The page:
Bruce Trail 9 – Scenic Drive to Sydenham Road

This part of the trail that passes through Hamilton is quite interesting because it weaves its way through a number of conservation areas in the city.  This meant that the trails were often quite wide and very well developed — some of which were even accommodating to horses and mountain bikes.

Advertisements

The previous section of the trail was a tad dry (lots of straight paved paths) so I was hoping that this section would be a little more exciting. Thankfully, it was an excellent section to hike through.  The timing was impeccable as there were many surprises along the way that made the whole journey so memorable. Right off the bat as we drove into the city of Hamilton to continue from Scenic Road, we encountered road blocks.  We weren’t sure what was going on but we simply assumed that it was construction.  It definitely delayed our start a little.  This time our group grew back to four people!

Apparently someone lost a book.  Good reading on the trail?

When isn’t it a good time to read?  I’ve never actually read while on the trail before but I suppose anything can happen.  I hope the book gets returned to its owner … unless it isn’t worth reading of course.

This part of the trail that passes through Hamilton is quite interesting because it weaves its way through a number of conservation areas in the city.  This meant that the trails were often quite wide and very well developed — some of which were even accommodating to horses and mountain bikes.

Along the trailSome beautiful and lush areas along the trail.

There are always little parts of the trail that you have to stop and take in.  For whatever reason, they always remind me of magical forests in fantasy novels and movies.  At a certain point, the group gets a little silly so we decide that we should greet fellow hikers along the way in different languages — each of us speaking a language that would not match up with our appearance.  As much as we laughed at our ridiculous idea, the action failed to take hold.  Perhaps later into the hike!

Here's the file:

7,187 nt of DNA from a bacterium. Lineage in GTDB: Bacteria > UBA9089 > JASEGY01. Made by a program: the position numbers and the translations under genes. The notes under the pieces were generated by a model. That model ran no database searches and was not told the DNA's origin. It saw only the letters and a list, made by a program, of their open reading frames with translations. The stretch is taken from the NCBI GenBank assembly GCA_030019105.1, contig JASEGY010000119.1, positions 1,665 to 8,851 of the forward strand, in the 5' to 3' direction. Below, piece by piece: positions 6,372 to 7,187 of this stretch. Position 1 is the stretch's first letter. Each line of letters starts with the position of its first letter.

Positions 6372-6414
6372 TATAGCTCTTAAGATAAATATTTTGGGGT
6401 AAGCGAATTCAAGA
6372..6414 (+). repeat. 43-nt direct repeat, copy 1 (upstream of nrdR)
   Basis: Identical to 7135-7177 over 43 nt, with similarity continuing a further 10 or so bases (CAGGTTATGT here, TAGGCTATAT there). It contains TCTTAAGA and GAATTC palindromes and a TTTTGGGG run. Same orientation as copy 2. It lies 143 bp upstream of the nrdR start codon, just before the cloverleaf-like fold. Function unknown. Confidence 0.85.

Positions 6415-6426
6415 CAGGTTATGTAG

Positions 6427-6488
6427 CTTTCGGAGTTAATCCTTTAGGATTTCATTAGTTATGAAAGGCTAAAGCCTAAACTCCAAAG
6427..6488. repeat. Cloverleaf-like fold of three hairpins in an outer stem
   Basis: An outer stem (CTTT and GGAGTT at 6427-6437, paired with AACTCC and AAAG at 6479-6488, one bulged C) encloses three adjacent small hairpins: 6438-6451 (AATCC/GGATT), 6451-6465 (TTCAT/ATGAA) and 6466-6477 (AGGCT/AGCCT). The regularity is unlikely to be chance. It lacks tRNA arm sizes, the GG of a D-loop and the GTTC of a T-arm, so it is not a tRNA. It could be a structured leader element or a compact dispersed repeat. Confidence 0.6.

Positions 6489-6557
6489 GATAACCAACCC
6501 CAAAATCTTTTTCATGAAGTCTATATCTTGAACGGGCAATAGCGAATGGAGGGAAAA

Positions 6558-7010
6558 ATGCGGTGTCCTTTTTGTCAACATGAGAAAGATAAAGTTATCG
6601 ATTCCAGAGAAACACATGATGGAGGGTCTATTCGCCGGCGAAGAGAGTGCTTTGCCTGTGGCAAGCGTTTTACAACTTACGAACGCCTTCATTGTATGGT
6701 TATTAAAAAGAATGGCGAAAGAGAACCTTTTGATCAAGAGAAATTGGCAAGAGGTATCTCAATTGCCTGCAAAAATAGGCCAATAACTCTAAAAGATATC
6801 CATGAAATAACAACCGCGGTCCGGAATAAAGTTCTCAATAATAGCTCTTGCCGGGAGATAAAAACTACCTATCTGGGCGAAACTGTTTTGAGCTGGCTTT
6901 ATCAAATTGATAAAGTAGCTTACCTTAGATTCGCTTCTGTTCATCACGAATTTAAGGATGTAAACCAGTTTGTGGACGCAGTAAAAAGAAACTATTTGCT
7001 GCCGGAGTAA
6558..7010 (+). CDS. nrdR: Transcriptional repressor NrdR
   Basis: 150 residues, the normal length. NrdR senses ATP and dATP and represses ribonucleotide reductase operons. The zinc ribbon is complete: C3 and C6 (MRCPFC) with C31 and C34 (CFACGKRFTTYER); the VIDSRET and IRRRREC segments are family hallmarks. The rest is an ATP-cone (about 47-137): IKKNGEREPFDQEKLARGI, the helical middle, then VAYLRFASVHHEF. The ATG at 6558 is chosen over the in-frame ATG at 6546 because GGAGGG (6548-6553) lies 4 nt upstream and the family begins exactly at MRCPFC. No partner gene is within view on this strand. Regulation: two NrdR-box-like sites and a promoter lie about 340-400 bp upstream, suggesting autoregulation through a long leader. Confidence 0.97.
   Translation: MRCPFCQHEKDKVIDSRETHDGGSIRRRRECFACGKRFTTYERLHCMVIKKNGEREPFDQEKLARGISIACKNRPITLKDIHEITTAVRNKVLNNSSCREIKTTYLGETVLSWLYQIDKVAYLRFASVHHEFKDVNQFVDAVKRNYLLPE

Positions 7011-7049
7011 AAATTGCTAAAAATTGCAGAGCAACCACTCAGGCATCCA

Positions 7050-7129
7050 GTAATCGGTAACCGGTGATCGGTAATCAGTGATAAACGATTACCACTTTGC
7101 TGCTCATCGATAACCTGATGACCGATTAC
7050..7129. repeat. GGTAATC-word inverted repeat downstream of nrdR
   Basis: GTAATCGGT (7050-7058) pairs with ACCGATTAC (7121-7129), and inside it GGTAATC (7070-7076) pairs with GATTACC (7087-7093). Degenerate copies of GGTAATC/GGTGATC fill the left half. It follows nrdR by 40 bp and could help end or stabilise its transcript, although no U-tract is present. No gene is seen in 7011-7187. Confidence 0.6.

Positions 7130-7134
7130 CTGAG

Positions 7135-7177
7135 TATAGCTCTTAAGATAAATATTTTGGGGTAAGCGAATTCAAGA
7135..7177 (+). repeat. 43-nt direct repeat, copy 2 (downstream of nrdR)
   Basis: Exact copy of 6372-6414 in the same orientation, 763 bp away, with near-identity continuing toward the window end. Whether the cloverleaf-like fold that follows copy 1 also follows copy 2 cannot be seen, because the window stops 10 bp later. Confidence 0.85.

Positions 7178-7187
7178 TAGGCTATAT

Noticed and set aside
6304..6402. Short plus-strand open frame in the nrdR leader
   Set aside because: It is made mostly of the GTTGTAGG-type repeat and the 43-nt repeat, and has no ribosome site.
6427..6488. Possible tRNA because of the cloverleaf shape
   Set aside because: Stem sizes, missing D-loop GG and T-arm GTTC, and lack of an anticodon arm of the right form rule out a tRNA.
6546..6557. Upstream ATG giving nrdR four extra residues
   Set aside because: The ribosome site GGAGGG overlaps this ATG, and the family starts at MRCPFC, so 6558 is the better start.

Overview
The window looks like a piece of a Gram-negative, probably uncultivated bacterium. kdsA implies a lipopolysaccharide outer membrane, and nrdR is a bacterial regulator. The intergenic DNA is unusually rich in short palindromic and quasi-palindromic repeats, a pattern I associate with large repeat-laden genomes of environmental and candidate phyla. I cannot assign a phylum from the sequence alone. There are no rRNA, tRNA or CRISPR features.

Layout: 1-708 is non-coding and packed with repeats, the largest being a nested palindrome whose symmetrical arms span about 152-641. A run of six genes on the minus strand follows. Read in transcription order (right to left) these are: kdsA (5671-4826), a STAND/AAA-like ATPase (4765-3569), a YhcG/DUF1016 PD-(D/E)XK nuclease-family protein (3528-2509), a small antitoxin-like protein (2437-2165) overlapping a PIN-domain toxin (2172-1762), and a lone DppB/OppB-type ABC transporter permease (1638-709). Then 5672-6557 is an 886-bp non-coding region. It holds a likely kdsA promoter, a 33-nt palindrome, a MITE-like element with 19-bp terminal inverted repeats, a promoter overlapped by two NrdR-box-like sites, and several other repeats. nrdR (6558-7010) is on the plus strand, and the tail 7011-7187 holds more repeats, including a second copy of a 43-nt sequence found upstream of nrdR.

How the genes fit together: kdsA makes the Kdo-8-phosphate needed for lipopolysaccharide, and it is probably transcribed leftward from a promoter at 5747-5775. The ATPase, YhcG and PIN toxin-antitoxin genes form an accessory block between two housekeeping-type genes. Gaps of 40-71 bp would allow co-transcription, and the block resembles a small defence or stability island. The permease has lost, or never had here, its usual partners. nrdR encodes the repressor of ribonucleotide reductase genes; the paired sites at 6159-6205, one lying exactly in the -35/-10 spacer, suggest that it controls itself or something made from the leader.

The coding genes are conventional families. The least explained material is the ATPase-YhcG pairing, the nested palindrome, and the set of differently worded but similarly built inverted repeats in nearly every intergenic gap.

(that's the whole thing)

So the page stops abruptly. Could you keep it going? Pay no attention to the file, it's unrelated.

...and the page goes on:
Deer!  This was the second one we encountered as we were hiking.

Along the way, we were surprised to encounter a number of deer.  It astounded me that they were literally metres away from the road behind the trees.  Makes me really appreciate how much takes place in the forest without drivers noticing anything whatsoever — not that they should anyways — for safety’s sake.

The deer spotting had us in a great mood but what made the day even better was stumbling upon Sherman Falls.  We didn’t notice it on the map so it was completely unexpected and it was a very pretty waterfall — one that you could walk right up to.  No one was around at this time which was quite surprising but later in the afternoon when I was driving home, I saw so many cars parked nearby.  What made this waterfall even more interesting is that it is technically private land.  The family who owns this piece of land with such a beautiful waterfall are very lucky but I’m also appreciative of the fact that they are sharing it with us all on the Bruce Trail.